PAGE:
Dr. Rachael Capua named dean at Tarleton Fort Worth

Dr. Rachael Capua

Dr. Rachael Capua has been named Dean of Tarleton State University’s 80-acre Fort Worth campus, effective March 20. Capua will also serve as vice president for external operations.

Capua joins Tarleton from the Tarrant To & Through (T3) Partnership, where she has served as founding director of college and career success. As dean of Tarleton’s Fort Worth campus, she will work with North Central Texas business and industry leaders, Tarleton faculty and staff, and community and educational partners to expand existing degree programs and add new ones, Tarleton said in a news release.

In addition to defining Tarleton’s role as part of Texas A&M’s new downtown Fort Worth research and innovation center, the release said, Capua will work to expand upper-level classes on the fifth floor of Tarrant County College’s Trinity West Fork facility, continuing a longstanding commitment by both schools to provide an affordable, accessible education for students who want more than an associate degree.

As vice president of external operations, she will be responsible for the university’s online campus and outreach centers at McLennan Community College in Waco, Navarro College in Midlothian, and A&M-RELLIS in Bryan.

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“Dr. Capua is passionate that all students excel through the education pipeline and thrive in today’s economy,” Tarleton President James Hurley said. “Her expertise and energy will prove instrumental in raising our profile as a premier destination for anyone seeking a university degree.”

T3 Executive Director Natalie Young Williams said, “Dr. Capua will bring a proven track record of leading successful education and community partnerships to this new role. The T3 team is excited to strengthen its collaboration with Tarleton as a continued partner under her leadership.”

Before helping to launch T3 in 2020, Capua served as the first manager of internal communications for TCC and also served in the division of student affairs at Texas Christian University.

A second-generation Mexican American and former community college student, she graduated magna cum laude with a bachelor’s degree in advertising and public relations from TCU. She earned a master’s in education from the University of Oklahoma and a doctorate in education from Southern Methodist University.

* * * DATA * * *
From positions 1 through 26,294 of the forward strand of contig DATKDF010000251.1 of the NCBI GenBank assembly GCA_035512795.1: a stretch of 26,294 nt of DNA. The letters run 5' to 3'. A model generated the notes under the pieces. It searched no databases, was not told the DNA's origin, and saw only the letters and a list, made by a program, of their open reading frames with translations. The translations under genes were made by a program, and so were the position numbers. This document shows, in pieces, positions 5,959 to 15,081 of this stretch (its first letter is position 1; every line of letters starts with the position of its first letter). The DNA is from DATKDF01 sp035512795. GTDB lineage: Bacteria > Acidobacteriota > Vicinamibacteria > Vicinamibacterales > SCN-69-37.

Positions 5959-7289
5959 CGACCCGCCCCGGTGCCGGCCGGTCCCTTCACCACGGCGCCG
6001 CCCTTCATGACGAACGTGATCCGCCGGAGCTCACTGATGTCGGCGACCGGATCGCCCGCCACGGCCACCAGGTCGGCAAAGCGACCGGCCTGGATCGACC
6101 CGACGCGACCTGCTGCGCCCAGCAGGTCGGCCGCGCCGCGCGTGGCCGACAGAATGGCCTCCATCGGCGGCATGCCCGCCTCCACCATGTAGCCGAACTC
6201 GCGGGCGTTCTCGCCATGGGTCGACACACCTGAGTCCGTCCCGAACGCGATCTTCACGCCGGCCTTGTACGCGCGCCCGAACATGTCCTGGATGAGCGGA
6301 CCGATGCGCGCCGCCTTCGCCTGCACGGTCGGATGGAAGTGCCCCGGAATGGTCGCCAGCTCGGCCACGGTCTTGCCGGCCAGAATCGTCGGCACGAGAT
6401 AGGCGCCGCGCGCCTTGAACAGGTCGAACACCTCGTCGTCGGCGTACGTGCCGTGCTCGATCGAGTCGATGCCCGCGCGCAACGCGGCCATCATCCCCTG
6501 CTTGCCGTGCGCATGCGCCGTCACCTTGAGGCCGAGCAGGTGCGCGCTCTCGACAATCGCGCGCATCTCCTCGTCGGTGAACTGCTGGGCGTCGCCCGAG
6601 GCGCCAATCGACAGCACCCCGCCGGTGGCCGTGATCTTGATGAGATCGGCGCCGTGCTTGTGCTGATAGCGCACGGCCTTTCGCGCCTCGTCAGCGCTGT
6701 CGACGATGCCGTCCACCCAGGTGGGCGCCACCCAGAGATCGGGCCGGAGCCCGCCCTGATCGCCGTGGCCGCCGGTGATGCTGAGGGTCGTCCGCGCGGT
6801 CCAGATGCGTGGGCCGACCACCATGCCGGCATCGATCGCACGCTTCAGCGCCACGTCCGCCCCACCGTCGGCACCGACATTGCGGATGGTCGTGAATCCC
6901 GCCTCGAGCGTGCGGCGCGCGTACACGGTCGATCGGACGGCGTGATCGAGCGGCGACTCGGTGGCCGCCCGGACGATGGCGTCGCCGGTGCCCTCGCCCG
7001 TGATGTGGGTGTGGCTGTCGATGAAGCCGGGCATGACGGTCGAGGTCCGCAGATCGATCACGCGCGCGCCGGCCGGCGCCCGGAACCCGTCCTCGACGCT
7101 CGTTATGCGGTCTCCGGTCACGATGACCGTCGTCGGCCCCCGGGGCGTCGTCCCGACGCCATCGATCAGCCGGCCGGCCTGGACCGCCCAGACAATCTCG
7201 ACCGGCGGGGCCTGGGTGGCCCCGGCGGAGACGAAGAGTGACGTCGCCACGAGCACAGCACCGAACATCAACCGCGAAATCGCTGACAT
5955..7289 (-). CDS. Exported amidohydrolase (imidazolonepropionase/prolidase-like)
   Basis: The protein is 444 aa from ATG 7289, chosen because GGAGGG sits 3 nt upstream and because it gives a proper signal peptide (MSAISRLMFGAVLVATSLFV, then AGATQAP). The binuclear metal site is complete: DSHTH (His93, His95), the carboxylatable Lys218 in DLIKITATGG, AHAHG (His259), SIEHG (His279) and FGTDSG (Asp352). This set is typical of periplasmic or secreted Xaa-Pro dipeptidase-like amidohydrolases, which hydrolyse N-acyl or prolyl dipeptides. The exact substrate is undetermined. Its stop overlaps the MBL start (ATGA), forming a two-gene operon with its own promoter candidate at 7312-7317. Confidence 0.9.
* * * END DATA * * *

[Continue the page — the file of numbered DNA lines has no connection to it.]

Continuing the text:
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A strong advocate of civic engagement, Capua serves on boards for the Tarrant Area Food Bank, Center for Transforming Lives, and Young Women’s Leadership Academy. She is part of Fort Worth Sister Cities International and in 2020 was appointed to the City of Fort Worth Human Relations Commission, where she has chaired the education committee.

“Tarleton is a proven leader in higher education, and I believe strongly in its mission to ensure that every student has an opportunity to reach full potential,” Capua said. “I greatly appreciate Dr. Hurley’s confidence in me and look forward to working with faculty and staff to advance and transform partnerships and programs, all while positively impacting the workforce and local economy.”

The first building of Tarleton’s permanent Fort Worth home along the Chisholm Trail Parkway opened in August 2019, and construction for building two is underway. With more than 100,000 square feet of classroom and specialized lab space, the four-story Interprofessional Education Building will address two pressing needs – increased access to quality healthcare and education. Move-in is set for 2024.

With an enrollment near 2,200, Tarleton-Fort Worth offers more than 60 undergraduate, graduate and certificate programs to a diverse student population of working adults, community college graduates and returning students. If growth continues as projected, the campus could enroll up to 10,000 students by 2030, officials said.

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Tarleton, a founding member of The Texas A&M University System, first came to Fort Worth in 1978 with eight students on West Myrtle Street, moved to the Richard C. Schaffer Building on Enderly Place in the 1990s, and expanded to the Hickman Building on Camp Bowie Boulevard in 2006.